The Transportation Committee in Ottawa, ON, Canada, will consider an interim report of the environmental assessment on the western light-rail expansion at its meeting on June 6, 2012.
“As we keep our eyes sharply focused on getting shovels in the ground to build the heart of our new LRT system, it is also important to continue to prudently plan for the future,” said Mayor Jim Watson. “My vision for this city is to see LRT run from Orléans in the east to Kanata in the west and from downtown to Riverside South and Barrhaven. But this cannot all be built in a day, or a year or even a decade. We put our resources where we need them first and nothing can be built without addressing the downtown bottleneck first.”
The report indicates that four route options have emerged at the top from the original list of 15: Richmond/Byron via Churchill, Ottawa River Parkway, Richmond/Byron via Ottawa River Parkway and Richmond/Byron via Rochester Field. However, the Carling Avenue corridor has not been ruled out. The report’s recommendations seek direction from the transportation committee and council to study the Carling corridor in more detail. At this point, no final decisions are being made or sought on selecting one preferred corridor.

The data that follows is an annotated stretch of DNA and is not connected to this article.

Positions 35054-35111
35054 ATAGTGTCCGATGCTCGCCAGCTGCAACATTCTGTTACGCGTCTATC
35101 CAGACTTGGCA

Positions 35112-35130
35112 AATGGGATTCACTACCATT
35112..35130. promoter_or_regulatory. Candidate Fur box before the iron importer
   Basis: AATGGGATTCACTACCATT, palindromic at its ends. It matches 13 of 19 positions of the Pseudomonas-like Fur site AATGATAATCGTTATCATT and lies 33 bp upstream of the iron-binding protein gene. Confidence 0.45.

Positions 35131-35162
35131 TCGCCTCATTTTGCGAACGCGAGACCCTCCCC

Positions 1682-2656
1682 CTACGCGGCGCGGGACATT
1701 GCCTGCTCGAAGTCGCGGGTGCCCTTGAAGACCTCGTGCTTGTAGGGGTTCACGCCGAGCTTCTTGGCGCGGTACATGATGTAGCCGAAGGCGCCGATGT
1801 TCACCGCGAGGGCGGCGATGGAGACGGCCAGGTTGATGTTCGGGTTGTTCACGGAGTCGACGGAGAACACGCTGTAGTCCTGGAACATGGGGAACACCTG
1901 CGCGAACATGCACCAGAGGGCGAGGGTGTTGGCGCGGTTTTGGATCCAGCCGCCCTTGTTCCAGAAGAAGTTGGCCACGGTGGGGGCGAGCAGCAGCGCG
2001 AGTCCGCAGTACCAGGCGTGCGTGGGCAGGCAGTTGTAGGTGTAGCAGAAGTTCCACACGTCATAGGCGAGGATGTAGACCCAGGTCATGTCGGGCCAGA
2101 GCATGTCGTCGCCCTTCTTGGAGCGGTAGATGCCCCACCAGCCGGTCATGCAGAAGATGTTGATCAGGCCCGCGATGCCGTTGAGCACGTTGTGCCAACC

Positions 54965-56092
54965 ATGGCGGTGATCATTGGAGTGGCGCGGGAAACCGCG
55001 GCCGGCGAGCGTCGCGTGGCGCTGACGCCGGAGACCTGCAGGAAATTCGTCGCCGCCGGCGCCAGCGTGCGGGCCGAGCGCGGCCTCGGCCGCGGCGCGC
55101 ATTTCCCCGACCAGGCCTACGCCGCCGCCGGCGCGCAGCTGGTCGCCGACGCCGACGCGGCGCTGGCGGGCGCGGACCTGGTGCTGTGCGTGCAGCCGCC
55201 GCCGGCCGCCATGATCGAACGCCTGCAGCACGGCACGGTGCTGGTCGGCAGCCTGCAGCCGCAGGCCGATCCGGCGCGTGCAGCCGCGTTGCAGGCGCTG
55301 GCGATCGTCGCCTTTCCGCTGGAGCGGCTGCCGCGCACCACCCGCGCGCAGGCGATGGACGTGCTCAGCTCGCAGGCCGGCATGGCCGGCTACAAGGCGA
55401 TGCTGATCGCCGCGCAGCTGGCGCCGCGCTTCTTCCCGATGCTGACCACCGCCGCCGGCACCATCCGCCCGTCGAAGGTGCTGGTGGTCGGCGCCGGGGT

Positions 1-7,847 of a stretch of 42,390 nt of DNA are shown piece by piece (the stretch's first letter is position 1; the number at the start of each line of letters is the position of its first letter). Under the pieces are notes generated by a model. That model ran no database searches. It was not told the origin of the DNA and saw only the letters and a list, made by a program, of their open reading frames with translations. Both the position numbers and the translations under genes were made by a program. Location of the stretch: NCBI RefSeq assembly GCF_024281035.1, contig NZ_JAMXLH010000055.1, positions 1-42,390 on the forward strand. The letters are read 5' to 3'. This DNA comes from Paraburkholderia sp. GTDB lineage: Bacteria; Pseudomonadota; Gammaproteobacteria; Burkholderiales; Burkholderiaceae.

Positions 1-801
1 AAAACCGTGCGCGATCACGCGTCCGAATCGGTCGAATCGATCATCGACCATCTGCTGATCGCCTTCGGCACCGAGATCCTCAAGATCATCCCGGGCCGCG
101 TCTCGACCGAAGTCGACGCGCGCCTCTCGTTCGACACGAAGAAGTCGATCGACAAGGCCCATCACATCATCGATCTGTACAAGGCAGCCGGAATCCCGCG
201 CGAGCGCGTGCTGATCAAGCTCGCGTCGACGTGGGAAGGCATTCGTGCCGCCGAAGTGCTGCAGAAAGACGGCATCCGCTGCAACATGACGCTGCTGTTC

The additional work will also be used to inform the upcoming review of the Transportation Master Plan. The completed Western LRT Corridor Planning and Environmental Assessment study will come back to Committee and Council in the first quarter of 2013. Council is not currently scheduled to decide on a precise route for the Western Corridor until mid-2013.
Factors in the evaluation of western corridors include the following:
• Volume and speed: The primary rail service must deliver rapid, high-volume transit, which means 12,000 to 14,000 passengers per hour, per direction with four-car trains during peak commuter periods, with trains every two to three minutes.
• Cost: The 15 options examined for a rapid LRT corridor range in cost from $562 million to $2.5 billion. The four shortlisted are the most financially feasible.
• Linkage with existing transit infrastructure and compatibility with the city’s planned rapid transit network, which includes the O-Train and Lincoln Fields Station.
This report will be considered by the Transportation Committee on June 6, 2012 and is expected to rise to council on June 27.